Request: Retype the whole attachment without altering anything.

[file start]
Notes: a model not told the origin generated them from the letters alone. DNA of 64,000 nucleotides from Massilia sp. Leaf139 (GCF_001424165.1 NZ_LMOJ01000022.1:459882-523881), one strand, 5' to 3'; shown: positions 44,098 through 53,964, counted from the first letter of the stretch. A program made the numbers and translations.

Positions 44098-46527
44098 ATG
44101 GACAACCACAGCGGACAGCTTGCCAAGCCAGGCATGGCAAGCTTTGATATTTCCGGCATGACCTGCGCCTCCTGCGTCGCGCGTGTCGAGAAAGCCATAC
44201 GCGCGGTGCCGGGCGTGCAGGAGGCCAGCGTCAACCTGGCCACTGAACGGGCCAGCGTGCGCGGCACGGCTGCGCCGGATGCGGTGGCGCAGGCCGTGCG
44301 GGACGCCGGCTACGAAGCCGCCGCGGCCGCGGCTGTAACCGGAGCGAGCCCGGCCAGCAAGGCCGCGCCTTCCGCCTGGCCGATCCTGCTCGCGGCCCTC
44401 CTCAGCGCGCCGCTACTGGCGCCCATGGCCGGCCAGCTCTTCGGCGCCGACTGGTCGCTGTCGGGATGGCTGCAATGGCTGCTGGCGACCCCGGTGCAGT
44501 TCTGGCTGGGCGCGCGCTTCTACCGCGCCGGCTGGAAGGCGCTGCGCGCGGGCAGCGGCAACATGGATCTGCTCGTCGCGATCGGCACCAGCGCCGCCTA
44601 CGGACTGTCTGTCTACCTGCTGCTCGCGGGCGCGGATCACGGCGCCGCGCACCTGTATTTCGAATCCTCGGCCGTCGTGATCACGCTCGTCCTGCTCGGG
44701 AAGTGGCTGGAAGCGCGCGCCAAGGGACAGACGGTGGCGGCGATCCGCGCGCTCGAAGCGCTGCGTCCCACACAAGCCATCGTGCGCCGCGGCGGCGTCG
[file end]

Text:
Notes: a model not told the origin generated them from the letters alone. DNA of 64,000 nucleotides from Massilia sp. Leaf139 (GCF_001424165.1 NZ_LMOJ01000022.1:459882-523881), one strand, 5' to 3'; shown: positions 44,098 through 53,964, counted from the first letter of the stretch. A program made the numbers and translations.

Positions 44098-46527
44098 ATG
44101 GACAACCACAGCGGACAGCTTGCCAAGCCAGGCATGGCAAGCTTTGATATTTCCGGCATGACCTGCGCCTCCTGCGTCGCGCGTGTCGAGAAAGCCATAC
44201 GCGCGGTGCCGGGCGTGCAGGAGGCCAGCGTCAACCTGGCCACTGAACGGGCCAGCGTGCGCGGCACGGCTGCGCCGGATGCGGTGGCGCAGGCCGTGCG
44301 GGACGCCGGCTACGAAGCCGCCGCGGCCGCGGCTGTAACCGGAGCGAGCCCGGCCAGCAAGGCCGCGCCTTCCGCCTGGCCGATCCTGCTCGCGGCCCTC
44401 CTCAGCGCGCCGCTACTGGCGCCCATGGCCGGCCAGCTCTTCGGCGCCGACTGGTCGCTGTCGGGATGGCTGCAATGGCTGCTGGCGACCCCGGTGCAGT
44501 TCTGGCTGGGCGCGCGCTTCTACCGCGCCGGCTGGAAGGCGCTGCGCGCGGGCAGCGGCAACATGGATCTGCTCGTCGCGATCGGCACCAGCGCCGCCTA
44601 CGGACTGTCTGTCTACCTGCTGCTCGCGGGCGCGGATCACGGCGCCGCGCACCTGTATTTCGAATCCTCGGCCGTCGTGATCACGCTCGTCCTGCTCGGG
44701 AAGTGGCTGGAAGCGCGCGCCAAGGGACAGACGGTGGCGGCGATCCGCGCGCTCGAAGCGCTGCGTCCCACACAAGCCATCGTGCGCCGCGGCGGCGTCG